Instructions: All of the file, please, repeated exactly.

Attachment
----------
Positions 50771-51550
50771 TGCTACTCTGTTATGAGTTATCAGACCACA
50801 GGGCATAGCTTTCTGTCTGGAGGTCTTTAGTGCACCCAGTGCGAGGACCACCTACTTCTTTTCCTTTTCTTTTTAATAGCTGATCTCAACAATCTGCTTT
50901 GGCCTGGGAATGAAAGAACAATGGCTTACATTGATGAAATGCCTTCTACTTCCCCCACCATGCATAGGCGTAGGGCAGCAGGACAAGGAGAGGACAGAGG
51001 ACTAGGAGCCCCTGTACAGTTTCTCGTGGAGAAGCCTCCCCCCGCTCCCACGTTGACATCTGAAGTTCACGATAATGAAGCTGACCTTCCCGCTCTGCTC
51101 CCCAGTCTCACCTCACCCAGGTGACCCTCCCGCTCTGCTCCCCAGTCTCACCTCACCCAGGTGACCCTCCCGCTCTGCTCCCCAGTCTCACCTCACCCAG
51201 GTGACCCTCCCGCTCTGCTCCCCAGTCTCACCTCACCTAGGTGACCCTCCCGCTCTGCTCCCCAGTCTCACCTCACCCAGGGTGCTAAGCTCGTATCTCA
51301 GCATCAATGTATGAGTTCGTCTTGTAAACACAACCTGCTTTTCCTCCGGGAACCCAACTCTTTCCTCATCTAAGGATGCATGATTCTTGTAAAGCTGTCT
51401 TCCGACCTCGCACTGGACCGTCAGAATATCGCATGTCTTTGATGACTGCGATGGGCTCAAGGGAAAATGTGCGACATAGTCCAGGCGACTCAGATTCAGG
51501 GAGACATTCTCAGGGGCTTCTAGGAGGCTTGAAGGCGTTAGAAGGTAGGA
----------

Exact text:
Positions 50771-51550
50771 TGCTACTCTGTTATGAGTTATCAGACCACA
50801 GGGCATAGCTTTCTGTCTGGAGGTCTTTAGTGCACCCAGTGCGAGGACCACCTACTTCTTTTCCTTTTCTTTTTAATAGCTGATCTCAACAATCTGCTTT
50901 GGCCTGGGAATGAAAGAACAATGGCTTACATTGATGAAATGCCTTCTACTTCCCCCACCATGCATAGGCGTAGGGCAGCAGGACAAGGAGAGGACAGAGG
51001 ACTAGGAGCCCCTGTACAGTTTCTCGTGGAGAAGCCTCCCCCCGCTCCCACGTTGACATCTGAAGTTCACGATAATGAAGCTGACCTTCCCGCTCTGCTC
51101 CCCAGTCTCACCTCACCCAGGTGACCCTCCCGCTCTGCTCCCCAGTCTCACCTCACCCAGGTGACCCTCCCGCTCTGCTCCCCAGTCTCACCTCACCCAG
51201 GTGACCCTCCCGCTCTGCTCCCCAGTCTCACCTCACCTAGGTGACCCTCCCGCTCTGCTCCCCAGTCTCACCTCACCCAGGGTGCTAAGCTCGTATCTCA
51301 GCATCAATGTATGAGTTCGTCTTGTAAACACAACCTGCTTTTCCTCCGGGAACCCAACTCTTTCCTCATCTAAGGATGCATGATTCTTGTAAAGCTGTCT
51401 TCCGACCTCGCACTGGACCGTCAGAATATCGCATGTCTTTGATGACTGCGATGGGCTCAAGGGAAAATGTGCGACATAGTCCAGGCGACTCAGATTCAGG
51501 GAGACATTCTCAGGGGCTTCTAGGAGGCTTGAAGGCGTTAGAAGGTAGGA